The International Agency for Research and Cancer found minimal association between carcinogenic cells related with cell phone use after a week-long expert panel discussion.
Many other factors are thought to increase likeliness of cancer-causing cells, including genes, use and exposure.
The panel’s chairman, Jonathan Samet of the University of Southern California, told the Washington Post, “We found some threads of evidence telling us how cancers might occur, but there were acknowledged gaps and uncertainties.”
BYU health science professor Eugene Cole said he doesn’t think the relationship between cancer and cellphones has been proven yet, due to lack of long-term research.
“In summary, while there are a few studies that show a weak association between cell phone use and adverse health effects, they are very few,” Cole said. “What we lack right now are long-term studies where people have been using the devices for 10 years or more. And even then, it’s extremely difficult to control for all possible variables and get a clear picture as to increased risk, and certainly not cause and effect. But this does remain a question in terms of health risk, and there are many programs researching the topic.”
Caitlin Regan, a senior majoring in history, said studies are too weak to stop her from using her phone every day.
“My family and friends are all the way in Atlanta,” Regan said. “With research showing so little relation between cancer and cellphone use, I am willing to take the risk to keep in contact with my family.”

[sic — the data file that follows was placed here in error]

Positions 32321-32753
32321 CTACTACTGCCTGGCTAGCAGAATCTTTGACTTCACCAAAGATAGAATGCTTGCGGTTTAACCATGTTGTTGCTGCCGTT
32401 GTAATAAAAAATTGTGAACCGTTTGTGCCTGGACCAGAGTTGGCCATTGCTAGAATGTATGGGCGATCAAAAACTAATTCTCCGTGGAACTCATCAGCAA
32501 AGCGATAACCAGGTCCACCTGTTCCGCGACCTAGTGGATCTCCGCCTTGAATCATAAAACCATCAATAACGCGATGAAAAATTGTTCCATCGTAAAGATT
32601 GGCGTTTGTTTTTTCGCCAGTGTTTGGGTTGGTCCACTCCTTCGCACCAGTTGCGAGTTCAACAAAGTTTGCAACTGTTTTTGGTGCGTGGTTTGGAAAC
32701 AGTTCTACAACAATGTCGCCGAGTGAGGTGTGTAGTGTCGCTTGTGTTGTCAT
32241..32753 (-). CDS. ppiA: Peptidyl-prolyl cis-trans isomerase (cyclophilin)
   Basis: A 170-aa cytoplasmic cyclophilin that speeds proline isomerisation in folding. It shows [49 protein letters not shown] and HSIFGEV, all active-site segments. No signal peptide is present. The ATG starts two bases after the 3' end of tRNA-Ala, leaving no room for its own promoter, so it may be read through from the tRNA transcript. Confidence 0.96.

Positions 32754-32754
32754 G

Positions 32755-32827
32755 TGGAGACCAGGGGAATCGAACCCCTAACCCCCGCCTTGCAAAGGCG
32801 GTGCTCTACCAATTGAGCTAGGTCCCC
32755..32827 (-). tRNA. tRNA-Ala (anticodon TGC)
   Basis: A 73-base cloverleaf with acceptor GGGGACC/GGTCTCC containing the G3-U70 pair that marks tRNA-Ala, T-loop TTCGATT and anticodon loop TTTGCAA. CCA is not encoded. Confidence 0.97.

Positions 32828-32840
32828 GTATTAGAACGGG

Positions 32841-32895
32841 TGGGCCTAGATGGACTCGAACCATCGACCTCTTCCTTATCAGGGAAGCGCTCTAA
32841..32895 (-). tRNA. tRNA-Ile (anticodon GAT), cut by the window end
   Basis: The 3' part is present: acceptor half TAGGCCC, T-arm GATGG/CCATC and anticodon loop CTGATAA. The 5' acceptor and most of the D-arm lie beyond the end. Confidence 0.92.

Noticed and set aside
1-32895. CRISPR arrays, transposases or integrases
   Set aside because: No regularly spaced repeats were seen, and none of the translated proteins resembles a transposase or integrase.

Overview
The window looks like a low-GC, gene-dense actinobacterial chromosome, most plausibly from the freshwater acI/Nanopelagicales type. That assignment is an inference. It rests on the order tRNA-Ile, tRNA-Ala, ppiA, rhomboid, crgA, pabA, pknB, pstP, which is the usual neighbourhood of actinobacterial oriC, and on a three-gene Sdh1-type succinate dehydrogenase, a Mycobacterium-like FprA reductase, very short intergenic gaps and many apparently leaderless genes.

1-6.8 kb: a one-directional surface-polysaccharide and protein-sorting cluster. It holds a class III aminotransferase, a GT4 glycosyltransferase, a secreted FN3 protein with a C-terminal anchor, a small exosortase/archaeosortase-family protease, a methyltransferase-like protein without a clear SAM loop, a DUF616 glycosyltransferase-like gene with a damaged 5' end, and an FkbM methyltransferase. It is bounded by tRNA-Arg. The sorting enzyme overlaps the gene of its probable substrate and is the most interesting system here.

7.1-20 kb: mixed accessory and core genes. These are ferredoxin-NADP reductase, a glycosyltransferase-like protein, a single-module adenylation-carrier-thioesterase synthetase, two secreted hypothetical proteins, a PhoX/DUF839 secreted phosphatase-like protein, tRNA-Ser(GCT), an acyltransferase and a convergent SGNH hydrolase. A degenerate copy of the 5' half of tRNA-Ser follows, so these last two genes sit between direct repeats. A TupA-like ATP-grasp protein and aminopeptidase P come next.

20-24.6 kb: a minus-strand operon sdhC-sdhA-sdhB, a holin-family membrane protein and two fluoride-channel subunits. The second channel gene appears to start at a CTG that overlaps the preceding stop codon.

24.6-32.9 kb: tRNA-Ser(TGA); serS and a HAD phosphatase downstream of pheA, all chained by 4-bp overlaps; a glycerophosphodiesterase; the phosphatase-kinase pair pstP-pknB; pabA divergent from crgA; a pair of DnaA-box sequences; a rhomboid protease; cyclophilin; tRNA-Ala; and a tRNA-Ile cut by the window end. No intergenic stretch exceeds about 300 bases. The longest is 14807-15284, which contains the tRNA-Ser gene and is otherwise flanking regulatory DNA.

Darcy Shoaf, junior from Indiana, majoring in bio-chemistry, said as a student, her cell phone is her main form of communication.
“Because I am student and never at my apartment, I don’t have a home phone, and because I also use my phone for email, it is essentially my only way of communication,” Shoaf said. “I don’t really think that phones can be considered carcinogenic because there are way too many other factors for them to say it’s just phones.”
Shoaf said if it turns out phones do cause cancer, companies will develop new phones that don’t cause cancer.
“Even if it was pretty obvious that they did, I wouldn’t use my phone any less or be afraid too,” Shoaf said. “I feel like it’s when they say diet cola is carcinogenic, even if it’s not really, but they find commonalities between them. I might actually still use my phone even if it was proven to be carcinogenic because I can’t imagine life without it. I would still use it, and I might be an addict, I would have to get a patch or something.”